Jones v. Social Security Administration Commissioner

Filing 21

MEMORANDUM OPINION. Signed by Honorable Barry A. Bryant on April 11, 2016. (cnn)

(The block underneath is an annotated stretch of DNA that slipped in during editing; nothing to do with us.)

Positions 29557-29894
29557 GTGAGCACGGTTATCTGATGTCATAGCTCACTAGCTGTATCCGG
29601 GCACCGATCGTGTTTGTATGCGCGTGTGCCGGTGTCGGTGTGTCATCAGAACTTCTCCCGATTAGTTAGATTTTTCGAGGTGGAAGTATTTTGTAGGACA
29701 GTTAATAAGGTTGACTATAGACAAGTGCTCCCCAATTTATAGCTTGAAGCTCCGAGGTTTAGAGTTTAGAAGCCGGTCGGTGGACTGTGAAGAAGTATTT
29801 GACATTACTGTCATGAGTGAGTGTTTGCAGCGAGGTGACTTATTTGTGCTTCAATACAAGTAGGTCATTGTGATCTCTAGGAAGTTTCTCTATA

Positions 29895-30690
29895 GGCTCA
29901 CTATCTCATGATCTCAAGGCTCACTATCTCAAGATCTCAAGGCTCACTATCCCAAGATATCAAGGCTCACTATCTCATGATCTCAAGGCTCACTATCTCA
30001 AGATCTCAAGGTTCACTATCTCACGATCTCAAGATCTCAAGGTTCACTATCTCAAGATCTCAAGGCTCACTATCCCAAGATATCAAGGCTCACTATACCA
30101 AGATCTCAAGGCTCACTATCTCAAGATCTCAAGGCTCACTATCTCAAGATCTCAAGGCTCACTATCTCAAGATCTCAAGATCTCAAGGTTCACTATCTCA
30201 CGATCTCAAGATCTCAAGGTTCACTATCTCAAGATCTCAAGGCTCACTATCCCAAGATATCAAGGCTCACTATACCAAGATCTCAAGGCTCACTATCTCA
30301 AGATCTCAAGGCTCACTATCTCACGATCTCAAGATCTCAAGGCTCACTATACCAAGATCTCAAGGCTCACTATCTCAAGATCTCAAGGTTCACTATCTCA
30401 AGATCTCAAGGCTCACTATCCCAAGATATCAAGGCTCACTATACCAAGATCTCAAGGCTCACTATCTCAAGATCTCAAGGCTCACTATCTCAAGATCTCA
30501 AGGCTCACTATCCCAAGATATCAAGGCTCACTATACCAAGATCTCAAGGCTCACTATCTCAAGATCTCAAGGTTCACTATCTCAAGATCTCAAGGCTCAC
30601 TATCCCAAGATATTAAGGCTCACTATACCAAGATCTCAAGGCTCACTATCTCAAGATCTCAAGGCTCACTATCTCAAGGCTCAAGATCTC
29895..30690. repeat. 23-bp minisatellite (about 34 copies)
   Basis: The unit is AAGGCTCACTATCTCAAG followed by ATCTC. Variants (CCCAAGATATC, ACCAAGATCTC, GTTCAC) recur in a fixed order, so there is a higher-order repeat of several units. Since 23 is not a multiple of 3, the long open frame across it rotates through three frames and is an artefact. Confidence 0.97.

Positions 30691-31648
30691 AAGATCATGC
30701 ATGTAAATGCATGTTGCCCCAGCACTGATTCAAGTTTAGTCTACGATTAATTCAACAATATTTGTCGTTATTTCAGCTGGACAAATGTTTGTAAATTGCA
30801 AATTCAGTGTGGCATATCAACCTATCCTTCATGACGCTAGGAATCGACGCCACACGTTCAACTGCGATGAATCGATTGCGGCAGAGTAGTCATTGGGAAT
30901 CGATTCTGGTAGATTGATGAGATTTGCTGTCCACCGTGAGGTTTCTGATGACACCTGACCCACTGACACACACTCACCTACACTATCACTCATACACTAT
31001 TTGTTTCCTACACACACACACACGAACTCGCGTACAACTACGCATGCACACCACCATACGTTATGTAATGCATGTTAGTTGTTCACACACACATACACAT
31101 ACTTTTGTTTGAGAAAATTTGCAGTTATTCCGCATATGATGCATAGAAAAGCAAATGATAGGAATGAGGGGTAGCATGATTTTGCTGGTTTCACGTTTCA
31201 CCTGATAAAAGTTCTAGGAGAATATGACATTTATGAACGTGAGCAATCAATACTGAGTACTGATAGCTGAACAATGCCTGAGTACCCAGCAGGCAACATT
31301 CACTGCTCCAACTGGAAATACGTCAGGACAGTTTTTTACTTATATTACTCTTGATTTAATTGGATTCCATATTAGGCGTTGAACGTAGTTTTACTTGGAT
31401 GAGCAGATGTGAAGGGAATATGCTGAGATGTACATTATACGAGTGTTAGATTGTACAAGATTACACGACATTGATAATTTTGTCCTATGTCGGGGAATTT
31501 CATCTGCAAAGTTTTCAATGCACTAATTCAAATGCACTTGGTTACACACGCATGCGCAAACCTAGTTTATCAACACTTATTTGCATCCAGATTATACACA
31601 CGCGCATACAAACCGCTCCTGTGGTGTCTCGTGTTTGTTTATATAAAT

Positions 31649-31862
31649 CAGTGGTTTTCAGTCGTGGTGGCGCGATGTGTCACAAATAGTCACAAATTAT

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IN THE UNITED STATES DISTRICT COURT WESTERN DISTRICT OF ARKANSAS FORT SMITH DIVISION ROSIE MAE JONES VS. PLAINTIFF Civil No. 1:15-cv-01005 CAROLYN W. COLVIN Acting Commissioner, Social Security Administration DEFENDANT MEMORANDUM OPINION Plaintiff, Rosie Mae Jones, brings this action pursuant to § 205(g) of Title II of the Social Security Act (“The Act”), 42 U.S.C. § 405(g) (2010), seeking judicial review of a decision of the Commissioner of the Social Security Administration (“SSA”) denying her application for a period of disability and Disability Insurance Benefits (“DIB”) under Title II of The Act. The Parties have consented to the jurisdiction of a magistrate judge to conduct any and all proceedings in this case, including conducting the trial, ordering the entry of a final judgment, and conducting all post-judgment proceedings. ECF No. 6. 1 Pursuant to this authority, the Court issues this memorandum opinion and orders the entry of a final judgment in this matter. 1. Background: Plaintiff protectively filed her DIB application on June 4, 2012. (Tr. 55). In her application, Plaintiff alleges being disabled due to sarcoidosis, fibromyalgia, glaucoma, loss of left finger, left wrist problems, knee problems, foot problems, liver problems, and pancreas problems. (Tr. 56). 1 The docket numbers for this case are referenced by the designation “ECF No. ___.” The transcript pages for this case are referenced by the designation “Tr. __.” 1 Plaintiff’s alleged onset date was May 20, 2012. (Tr. 56). Her disability applications were denied initially and again upon reconsideration. (Tr. 56-65, 67-78). Thereafter, Plaintiff requested an administrative hearing, and the request was granted. (Tr. 89-90). Plaintiff’s administrative hearing was held on August 13, 2013. (Tr. 30-54). Plaintiff was present and represented by counsel, Randolph Baltz. Id. Plaintiff and Vocational Expert (“VE”) Dianne Smith testified at the hearing. Id. At this administrative hearing, Plaintiff was fifty-two (52) years old (Tr. 34), which is defined as a “person closely approaching advanced age” under 20 C.F.R. § 404.1563(d) (2015) (DIB). As for her education, Plaintiff testified she completed high school. (Tr. 37). Following the hearing, on January 15, 2014, the ALJ entered an unfavorable decision denying Plaintiff’s DIB application. (Tr. 13-24). In this decision, the ALJ found Plaintiff met the disability insured status requirements under the Social Security Act through December 31, 2016. (Tr. 15, Finding 1). She also found Plaintiff had not engaged in substantial gainful activity since the alleged onset date of May 20, 2012. (Tr. 15, Finding 2). The ALJ determined that since the alleged onset date of disability, Plaintiff had the following severe impairments: left finger amputation, fibromyalgia, osteoarthritis, degenerative joint disease, low vision, sarcoidosis, dermatitis, anxiety, depression, and connective tissue disorder. (Tr. 15, Finding 3). She further determined that Plaintiff did not have an impairment or combination of impairments that met or medically equaled the severity of one of the listed impairments in 20 CFR Part 404, Subpart P, Appendix 1. (Tr. 16, Finding 4). In the decision, the ALJ considered the entire record and determined Plaintiff had the residual functional capacity (“RFC”) to perform less than the full range of light work except as follows: 2 “claimant is further limited to only occasional climbing of stairs, balancing, stooping, kneeling, crouching, or crawling. She can never climb ladders. The claimant can see with corrective lenses, but must avoid jobs requiring excellent vision. She also must avoid extreme cold, extreme heat, and hazards, such as machinery and unprotected heights. She can frequently reach, handle, finger, and feel with her left, dominant, hand. Finally, the claimant is limited to unskilled work in that she is able to understand, retain, and carry out simple instructions, make simple work-related decisions, perform work where the complexity of a task is learned and performed by rote with few variables and little judgment, work with few changes, work where interpersonal contact is incidental to work performed, and work where supervision is simple direct and concrete.” (Tr. 18, Finding 5). The ALJ further determined Plaintiff was unable to perform any Past Relevant Work (“PRW”). (Tr. 22, Finding 6). The ALJ then considered whether Plaintiff retained the capacity to perform other work existing in significant numbers in the national economy. (Tr. 23-24). In making her determination, the ALJ relied upon the testimony of the VE as to whether jobs existed in the national economy for an individual with the Plaintiff’s age, education, work experience, and RFC. Id. Specifically, the VE testified an individual with Plaintiff’s limitations would be able to perform the requirements of representative occupations, such as a marking clerk, with approximately 140,000 jobs in the national economy. Id. Therefore, the ALJ determined Plaintiff had not been under a disability from the alleged onset date of May 20, 2012, through the date of the decision. (Tr. 24, Finding 11). Plaintiff requested review by the Appeals Council of the January 15, 2014 decision by the ALJ. (Tr. 8). However, the Appeals Council denied her request for review of the decision. (Tr. 13). Thereafter, on February 4, 2015, Plaintiff filed the present appeal with this Court, ECF No. 1, and the Parties consented to the jurisdiction of this Court. ECF No. 6. The case is now ready for decision. 3 2. Applicable Law: In reviewing this case, this Court is required to determine whether the Commissioner’s findings are supported by substantial evidence on the record as a whole. See 42 U.S.C. § 405(g) (2006); Ramirez v. Barnhart, 292 F.3d 576, 583 (8th Cir. 2002). Substantial evidence is less than a preponderance of the evidence, but it is enough that a reasonable mind would find it adequate to support the Commissioner’s decision. See Johnson v. Apfel, 240 F.3d 1145, 1147 (8th Cir. 2001). As long as there is substantial evidence in the record that supports the Commissioner’s decision, the Court may not reverse it simply because substantial evidence exists in the record that would have supported a contrary outcome or because the Court would have decided the case differently. See Haley v. Massanari, 258 F.3d 742, 747 (8th Cir. 2001). If, after reviewing the record, it is possible to draw two inconsistent positions from the evidence and one of those positions represents the findings of the ALJ, the decision of the ALJ must be affirmed. See Young v. Apfel, 221 F.3d 1065, 1068 (8th Cir. 2000). It is well-established that a claimant for Social Security disability benefits has the burden of proving his or her disability by establishing a physical or mental disability that lasted at least one year and that prevents him or her from engaging in any substantial gainful activity. See Cox v. Apfel, 160 F.3d 1203, 1206 (8th Cir. 1998); 42 U.S.C. §§ 423(d)(1)(A). The Act defines a “physical or mental impairment” as “an impairment that results from anatomical, physiological, or psychological abnormalities which are demonstrable by medically acceptable clinical and laboratory diagnostic techniques.” 42 U.S.C. §§ 423(d)(3). A plaintiff must show that his or her disability, not simply his or her impairment, has lasted for at least twelve consecutive months. See 42 U.S.C. §§ 423(d)(1)(A). 4 To determine whether the adult claimant suffers from a disability, the Commissioner uses the familiar five-step sequential evaluation. She determines: (1) whether the claimant is presently engaged in a “substantial gainful activity”; (2) whether the claimant has a severe impairment that significantly limits the claimant’s physical or mental ability to perform basic work activities; (3) whether the claimant has an impairment that meets or equals a presumptively disabling impairment listed in the regulations (if so, the claimant is disabled without regard to age, education, and work experience); (4) whether the claimant has the Residual Functional Capacity (RFC) to perform his or her past relevant work; and (5) if the claimant cannot perform the past work, the burden shifts to the Commissioner to prove that there are other jobs in the national economy that the claimant can perform. See Cox, 160 F.3d at 1206; 20 C.F.R. §§ 404.1520(a)(4). The fact finder only considers the plaintiff’s age, education, and work experience in light of her or her RFC if the final stage of this analysis is reached. See 20 C.F.R. §§ 404.1520(a)(4)(v). 3. Discussion: In her appeal brief, Plaintiff argues the following: 1) the ALJ erred in not considering all of the medical evidence in making her RFC determination; 2) the ALJ failed to properly consider all of Plaintiff’s conditions under the specific listing; 3) the ALJ failed to properly evaluate Plaintiff’s fibromyalgia; 4) the ALJ failed to make a proper determination of Plaintiff’s RFC; and 5) the ALJ failed to properly identify jobs existing in significant numbers in the national economy. ECF No. 19 at 3-7. Upon review of these claims, the Court agrees with Plaintiff’s first argument and finds the ALJ failed to consider all of the medical evidence in making Plaintiff’s RFC determination. Accordingly, the Court will only address this argument for reversal. 2 2 The Court encourages the ALJ to address the potential conflict between the portion of the RFC determination, finding Plaintiff can see with corrective lenses but must avoid jobs requiring excellent vision, (Tr. 18) and the job description of marking clerk, which requires “frequent near acuity.” Selected 5 RFC is the most a person can do despite that person’s limitations. See 20 C.F.R. §§ 404.1545, 416.945. It is assessed using all relevant evidence in the record. Id. This includes medical records, observations of treating physicians and others, and the claimant’s own descriptions of her limitations. See Guilliams v. Barnhart, 393 F.3d 798, 801 (8th Cir. 2005); Eichelberger v. Barnhart, 390 F.3d 584, 591 (8th Cir. 2004). Limitations resulting from symptoms such as pain are also factored into the assessment. See 20 C.F.R. § 404.1545(a)(3), 416.945(a)(3). The United States Court of Appeals for the Eighth Circuit has held that a “claimant’s residual functional capacity is a medical question.” Lauer v. Apfel, 245 F.3d 700, 704 (8th Cir. 2001). Therefore, an ALJ’s determination concerning a claimant’s RFC must be supported by medical evidence that addresses the claimant’s ability to function in the workplace. See Lewis v. Barnhart, 353 F.3d 642, 646 (8th Cir. 2003). “[T]he ALJ is [also] required to set forth specifically a claimant’s limitations and to determine how those limitations affect his RFC.” Id. In the present matter, the medical evidence reveals that on May 22, 2013, Plaintiff saw Dr. D’Orsay Bryant at the South Arkansas Surgery Center, where he diagnosed her with severe left knee patellofemoral chondrosis with meniscal tears. (Tr. 605). After conservative treatment efforts failed, on June 3, 2013, Plaintiff underwent the following surgical procedures on her left knee: partial medial and lateral meniscectomy, chondroplasty and debridement of the patellofemoral joint, major synovectomy at three joint compartments, and removal of loose body. (Tr. 600). Subsequently, on November 4, 2013, Dr. D’Orsay performed a similar procedure on Plaintiff’s right knee, including arthroscopic partial medial and lateral meniscectomy, chondroplasty and debridement, and major synovectomy at three joint compartments. (Tr. 635). Thereafter, Characteristics of Occupations Defined § 05.09.03 companion to Dictionary of Occupational Titles § 209.587-034. 6 following a diagnosis by Dr. D’Orsay of right shoulder impingement syndrome and right and left hand carpal tunnel syndrome, with greater severity on the right hand than the left, Plaintiff underwent right shoulder arthroscopy and right hand carpal tunnel release. (Tr. 647-648). In her opinion, the ALJ discusses only Plaintiff’s left knee surgery. The ALJ fails to acknowledge or address Plaintiff’s right knee surgery, right shoulder surgery, and right hand carpal tunnel release, all which were performed during the relevant time period. 3 Moreover, these medical records were not available for consideration in the RFC assessment, performed on August 17, 2012, by Dr. James Welloms, and affirmed on December 3, 2012, by Dr. Charles Friedman (Tr. 63-64, 75-76). Thus, there is no evidence contained in the record indicating Plaintiff’s functional capabilities in the workplace following the surgery on her right knee, right shoulder, and right hand. Based on the facts set forth above, the Court finds it appropriate to remand this matter to the ALJ to obtain a Physical RFC Assessment from an examining physician who should be provided with the surgical records from Plaintiff’s knee, shoulder, and hand surgeries, and the ALJ is instructed to consider and discuss all of the medical records during the relevant time period, particularly with respect to Plaintiff’s knee, shoulder and hand surgeries. Thereafter, the ALJ is directed to reevaluate Plaintiff’s RFC in light of all of the evidence, including the newly obtained Physical RFC Assessment. 3 The Court notes that the corresponding medical records were submitted after the August 13, 2013 hearing before the ALJ; however, the records were before the ALJ for review and consideration in her opinion, delivered January 15, 2014. (See Exhibits 25F and 26F). 7 4. Conclusion: Accordingly, the undersigned recommends that this matter be reversed and remanded to the Commissioner for further consideration pursuant to sentence four of 42 U.S.C. §405(g). A judgment incorporating these findings will be entered pursuant to Federal Rules of Civil Procedure 52 and 59. ENTERED this 11th day of April 2016. /s/ Barry A. Bryant HON. BARRY A. BRYANT U.S. MAGISTRATE JUDGE 8